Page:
Baghdad without a Map

Horwitz, Tony. Baghdad without a Map and Other Misadventures in Arabia.

Reason read: Baghdad was bombed in March 2003. Read in memory of that event.

Baghdad in the mid 1980s was such a volatile place to be. For Tony Horwitz to be bombing around (pun totally intended) Arabia was insane. There he was, in a land where even local weather reports and maps were banned. Think about it. As a left handed, Jewish stringer, he was not the most popular person to be wandering about those parts of the middle east. He met many people who exclaimed, “Death to America!” before gushing about Disneyland or Hollywood. Despite the dangers and hatreds, his narrative is more than slightly tongue-in-cheek and a lot more than a little funny. He scoffs at roadblocks manned by a 7′ cardboard soldier (while the real military gets stoned on qat). He makes light of millions of crushing fanatics at Khomeini’s funeral. He jokes about not being able to find his wife cloaked in a chador. At the same time as being funny, he is keenly observant. One of my favorites notes – while middle eastern air travel is not the safest; the oxygen masks made be missing, but at least passengers know which direction they should bow their heads in prayer thanks to a “Mecca indicator” on the ceiling of their aircraft.

As an aside, I love it when the knowledge lens gets a little wider. Through reading Martin Mosebach’s The 21, I gained a broader perspective of the Coptic Christian community. So when the Coptics were mentioned in Baghdad Without a Map the reference wasn’t a foreign concept.

Quotes to quote, “The history of modern Baghdad reads like Macbeth, only bloodier” (p 113), and “A man could play Rambo for less money than he paid for a week’s worth of qat” (p 37).

Author fact: Sadly, Tony Horwitz died last year at the age of sixty years young. Heart attack, I think.

Book trivia: There are no photographs included in Baghdad Without a Map. Bummer.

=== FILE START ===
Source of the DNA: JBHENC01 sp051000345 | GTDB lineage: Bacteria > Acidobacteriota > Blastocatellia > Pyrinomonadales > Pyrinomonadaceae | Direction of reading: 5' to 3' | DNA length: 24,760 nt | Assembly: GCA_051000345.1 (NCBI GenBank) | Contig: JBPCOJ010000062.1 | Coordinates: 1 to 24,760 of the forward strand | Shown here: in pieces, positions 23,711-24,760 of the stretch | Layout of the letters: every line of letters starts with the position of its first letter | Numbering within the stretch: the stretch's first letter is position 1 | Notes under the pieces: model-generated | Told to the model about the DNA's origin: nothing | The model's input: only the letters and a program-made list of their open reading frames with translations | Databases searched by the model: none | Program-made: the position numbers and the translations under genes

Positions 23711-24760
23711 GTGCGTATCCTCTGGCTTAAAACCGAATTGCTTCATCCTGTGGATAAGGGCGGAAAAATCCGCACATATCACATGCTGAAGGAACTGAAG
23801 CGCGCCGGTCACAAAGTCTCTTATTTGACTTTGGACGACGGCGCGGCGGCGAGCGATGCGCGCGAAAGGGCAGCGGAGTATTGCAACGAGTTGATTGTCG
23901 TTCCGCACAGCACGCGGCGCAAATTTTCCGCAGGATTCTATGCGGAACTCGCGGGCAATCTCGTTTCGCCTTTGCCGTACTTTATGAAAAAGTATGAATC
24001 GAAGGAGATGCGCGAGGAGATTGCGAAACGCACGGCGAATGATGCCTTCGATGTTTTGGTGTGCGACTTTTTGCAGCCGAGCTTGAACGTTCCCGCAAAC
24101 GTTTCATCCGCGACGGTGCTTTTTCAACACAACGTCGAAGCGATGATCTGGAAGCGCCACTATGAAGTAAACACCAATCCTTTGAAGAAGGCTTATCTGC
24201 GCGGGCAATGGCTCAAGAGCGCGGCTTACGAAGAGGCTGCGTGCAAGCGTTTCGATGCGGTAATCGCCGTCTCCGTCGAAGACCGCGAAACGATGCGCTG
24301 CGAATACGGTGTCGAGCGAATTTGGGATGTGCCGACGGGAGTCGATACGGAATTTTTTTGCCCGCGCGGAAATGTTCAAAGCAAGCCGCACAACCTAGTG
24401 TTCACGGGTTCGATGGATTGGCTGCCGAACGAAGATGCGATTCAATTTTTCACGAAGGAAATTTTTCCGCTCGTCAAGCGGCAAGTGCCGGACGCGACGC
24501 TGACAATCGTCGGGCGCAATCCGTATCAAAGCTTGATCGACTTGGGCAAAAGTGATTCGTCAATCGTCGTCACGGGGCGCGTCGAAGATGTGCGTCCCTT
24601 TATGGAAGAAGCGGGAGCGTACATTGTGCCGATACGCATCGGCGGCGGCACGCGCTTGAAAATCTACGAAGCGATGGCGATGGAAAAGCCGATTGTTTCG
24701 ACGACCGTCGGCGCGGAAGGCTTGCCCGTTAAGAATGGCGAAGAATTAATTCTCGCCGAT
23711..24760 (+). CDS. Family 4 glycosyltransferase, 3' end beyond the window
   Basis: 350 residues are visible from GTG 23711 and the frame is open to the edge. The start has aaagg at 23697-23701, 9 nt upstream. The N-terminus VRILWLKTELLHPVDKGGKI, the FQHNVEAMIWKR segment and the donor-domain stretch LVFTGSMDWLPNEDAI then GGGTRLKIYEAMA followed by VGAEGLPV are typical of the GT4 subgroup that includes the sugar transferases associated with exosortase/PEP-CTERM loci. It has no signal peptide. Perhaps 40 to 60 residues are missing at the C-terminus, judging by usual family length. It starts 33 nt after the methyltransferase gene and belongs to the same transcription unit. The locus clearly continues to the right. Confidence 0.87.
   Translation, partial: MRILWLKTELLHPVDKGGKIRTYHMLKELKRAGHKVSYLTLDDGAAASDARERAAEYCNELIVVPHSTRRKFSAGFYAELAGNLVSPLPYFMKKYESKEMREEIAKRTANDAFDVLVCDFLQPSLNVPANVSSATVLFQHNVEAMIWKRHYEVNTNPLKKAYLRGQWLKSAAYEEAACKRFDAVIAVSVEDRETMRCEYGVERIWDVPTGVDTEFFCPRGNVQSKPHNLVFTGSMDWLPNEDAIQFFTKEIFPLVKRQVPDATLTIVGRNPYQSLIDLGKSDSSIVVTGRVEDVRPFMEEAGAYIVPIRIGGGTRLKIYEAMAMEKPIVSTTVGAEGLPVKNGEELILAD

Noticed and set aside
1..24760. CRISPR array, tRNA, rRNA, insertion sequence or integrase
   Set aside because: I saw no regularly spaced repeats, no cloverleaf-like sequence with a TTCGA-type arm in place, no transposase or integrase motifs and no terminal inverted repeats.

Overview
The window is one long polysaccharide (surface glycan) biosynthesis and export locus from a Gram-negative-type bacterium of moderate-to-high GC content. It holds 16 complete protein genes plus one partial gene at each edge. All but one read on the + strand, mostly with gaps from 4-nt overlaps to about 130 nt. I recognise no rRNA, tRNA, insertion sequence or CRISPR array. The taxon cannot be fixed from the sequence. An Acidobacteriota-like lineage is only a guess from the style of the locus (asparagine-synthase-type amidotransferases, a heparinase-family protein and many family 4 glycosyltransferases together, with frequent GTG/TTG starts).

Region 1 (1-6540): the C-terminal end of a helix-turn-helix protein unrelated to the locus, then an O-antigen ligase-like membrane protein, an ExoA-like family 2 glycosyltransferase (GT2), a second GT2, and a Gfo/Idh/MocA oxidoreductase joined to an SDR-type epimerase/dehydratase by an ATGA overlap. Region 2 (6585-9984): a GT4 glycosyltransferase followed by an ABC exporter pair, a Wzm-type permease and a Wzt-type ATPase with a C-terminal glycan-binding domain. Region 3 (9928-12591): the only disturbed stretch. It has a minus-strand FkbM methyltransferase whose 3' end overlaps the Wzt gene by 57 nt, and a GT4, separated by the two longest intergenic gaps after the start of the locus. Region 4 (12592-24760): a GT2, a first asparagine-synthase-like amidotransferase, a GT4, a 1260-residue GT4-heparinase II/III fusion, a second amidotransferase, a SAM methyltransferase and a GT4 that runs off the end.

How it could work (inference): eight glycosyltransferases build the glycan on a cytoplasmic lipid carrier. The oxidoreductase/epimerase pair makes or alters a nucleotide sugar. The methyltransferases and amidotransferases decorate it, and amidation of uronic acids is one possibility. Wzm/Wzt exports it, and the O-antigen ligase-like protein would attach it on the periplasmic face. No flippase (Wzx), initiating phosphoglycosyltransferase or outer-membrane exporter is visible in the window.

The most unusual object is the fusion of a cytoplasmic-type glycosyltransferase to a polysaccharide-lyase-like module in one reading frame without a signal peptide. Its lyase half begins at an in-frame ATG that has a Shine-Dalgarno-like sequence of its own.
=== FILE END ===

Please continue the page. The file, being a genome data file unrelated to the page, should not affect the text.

Nancy said: Pearl said her favorite line in Baghdad without a Map included Horwitz’s humor and insight.

BookLust Twist: from Book Lust to Go in the chapter called “It Seemed Like a Good Idea at the Time” (p 113). It’s funny Pearl included Horwitz’s book in this chapter because he ended up going back to the middle east again…so maybe it in his mind it was always a good idea. No regrets.


March Same As It Ever Was

This March will mark my eighth time running the St. Patrick’s Day Road Race. When I lived in town I would watch the runners race by, seemingly effortlessly. I could spy on them from my third floor apartment; while I sipped coffee I wondered what it would be like to able to run six miles knowing believing I couldn’t run a single one. Look at me now, Dad.

Here are the books I’m reading for the month of March:

Fiction:

  • Maisie Dobbs by Jacqueline Winspear – in honor of International Women’s month and to check off a category from the Portland Public Library Reading Challenge list (a cozy mystery).
  • Miss Mole by E.H. Young – in honor of Young’s birth month.
  • The Calligrapher by Edward Docx – in honor of March is Action Hero month.
  • On the Night Plain by J. Robert Lennon – in honor of Yellowstone National Park.
  • Pandora’s Star by Peter Hamilton – in honor of sci-fi month.

Nonfiction:

  • All Elevations Unknown: an Adventure into the Heart of Borneo by Sam Lightner, Jr. – in honor of the first time Mount Kinabu was ascended (March 1851).
  • Baghdad without a Map and Other Misadventures in Arabia by Tony Horwitz – in memory of the March 2003 bombing of Baghdad.

Series Continuations:

  • Gunshot Road by Adrian Hyland – to continue the series started in January in honor something I can’t remember.

Early Review for LibraryThing:

  • The 21: A Journey into the Land of the Coptic Martyrs by Martin Mosebach (started in February).